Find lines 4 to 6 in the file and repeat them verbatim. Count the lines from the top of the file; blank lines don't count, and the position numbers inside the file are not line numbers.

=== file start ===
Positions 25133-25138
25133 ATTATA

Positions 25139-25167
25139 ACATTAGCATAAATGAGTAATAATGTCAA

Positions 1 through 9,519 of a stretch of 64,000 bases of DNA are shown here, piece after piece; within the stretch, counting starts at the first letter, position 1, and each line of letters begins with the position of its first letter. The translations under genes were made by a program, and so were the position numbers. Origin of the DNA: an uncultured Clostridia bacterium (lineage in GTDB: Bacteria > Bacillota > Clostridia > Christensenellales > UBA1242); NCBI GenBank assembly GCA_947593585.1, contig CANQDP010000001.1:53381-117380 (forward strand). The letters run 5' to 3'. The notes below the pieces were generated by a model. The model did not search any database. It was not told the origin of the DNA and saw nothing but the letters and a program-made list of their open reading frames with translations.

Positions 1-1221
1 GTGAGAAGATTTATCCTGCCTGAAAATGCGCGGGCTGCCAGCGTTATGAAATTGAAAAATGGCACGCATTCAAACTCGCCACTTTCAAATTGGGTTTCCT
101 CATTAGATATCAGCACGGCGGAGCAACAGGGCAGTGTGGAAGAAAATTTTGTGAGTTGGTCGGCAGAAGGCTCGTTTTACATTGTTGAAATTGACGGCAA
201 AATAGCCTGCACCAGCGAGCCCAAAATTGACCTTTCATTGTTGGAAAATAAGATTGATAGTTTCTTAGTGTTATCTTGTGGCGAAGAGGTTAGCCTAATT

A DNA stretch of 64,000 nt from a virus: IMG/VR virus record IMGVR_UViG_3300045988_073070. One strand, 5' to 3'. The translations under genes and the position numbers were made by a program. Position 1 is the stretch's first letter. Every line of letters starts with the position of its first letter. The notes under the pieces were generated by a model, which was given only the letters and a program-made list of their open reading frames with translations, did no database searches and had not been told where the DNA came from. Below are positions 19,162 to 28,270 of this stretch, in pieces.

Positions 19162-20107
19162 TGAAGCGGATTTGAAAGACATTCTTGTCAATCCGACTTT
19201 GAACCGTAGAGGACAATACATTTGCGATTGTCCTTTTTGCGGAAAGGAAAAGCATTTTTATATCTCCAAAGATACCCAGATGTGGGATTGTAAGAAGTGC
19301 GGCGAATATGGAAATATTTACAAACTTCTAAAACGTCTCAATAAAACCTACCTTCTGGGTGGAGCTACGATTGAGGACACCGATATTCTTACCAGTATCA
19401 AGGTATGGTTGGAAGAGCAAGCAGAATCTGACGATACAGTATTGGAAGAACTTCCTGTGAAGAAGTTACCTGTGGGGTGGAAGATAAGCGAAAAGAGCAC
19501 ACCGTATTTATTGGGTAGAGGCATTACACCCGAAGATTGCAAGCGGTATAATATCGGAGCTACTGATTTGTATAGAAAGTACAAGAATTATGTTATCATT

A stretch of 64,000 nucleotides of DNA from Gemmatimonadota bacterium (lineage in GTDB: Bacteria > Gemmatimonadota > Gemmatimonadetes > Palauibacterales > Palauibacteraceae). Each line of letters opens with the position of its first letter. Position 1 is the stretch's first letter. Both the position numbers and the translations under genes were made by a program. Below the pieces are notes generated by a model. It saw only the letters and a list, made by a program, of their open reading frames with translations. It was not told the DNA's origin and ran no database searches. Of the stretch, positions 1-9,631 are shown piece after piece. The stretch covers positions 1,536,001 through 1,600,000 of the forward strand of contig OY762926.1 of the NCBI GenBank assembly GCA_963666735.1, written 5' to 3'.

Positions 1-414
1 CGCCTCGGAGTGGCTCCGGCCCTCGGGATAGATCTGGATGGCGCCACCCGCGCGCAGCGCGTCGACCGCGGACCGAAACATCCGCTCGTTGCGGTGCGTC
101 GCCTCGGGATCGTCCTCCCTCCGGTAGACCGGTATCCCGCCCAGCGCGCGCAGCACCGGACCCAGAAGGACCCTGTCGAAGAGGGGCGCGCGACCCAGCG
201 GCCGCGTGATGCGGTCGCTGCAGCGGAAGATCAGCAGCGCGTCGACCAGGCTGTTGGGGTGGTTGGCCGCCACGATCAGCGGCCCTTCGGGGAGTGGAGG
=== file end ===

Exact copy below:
25139 ACATTAGCATAAATGAGTAATAATGTCAA

Positions 1 through 9,519 of a stretch of 64,000 bases of DNA are shown here, piece after piece; within the stretch, counting starts at the first letter, position 1, and each line of letters begins with the position of its first letter. The translations under genes were made by a program, and so were the position numbers. Origin of the DNA: an uncultured Clostridia bacterium (lineage in GTDB: Bacteria > Bacillota > Clostridia > Christensenellales > UBA1242); NCBI GenBank assembly GCA_947593585.1, contig CANQDP010000001.1:53381-117380 (forward strand). The letters run 5' to 3'. The notes below the pieces were generated by a model. The model did not search any database. It was not told the origin of the DNA and saw nothing but the letters and a program-made list of their open reading frames with translations.

Positions 1-1221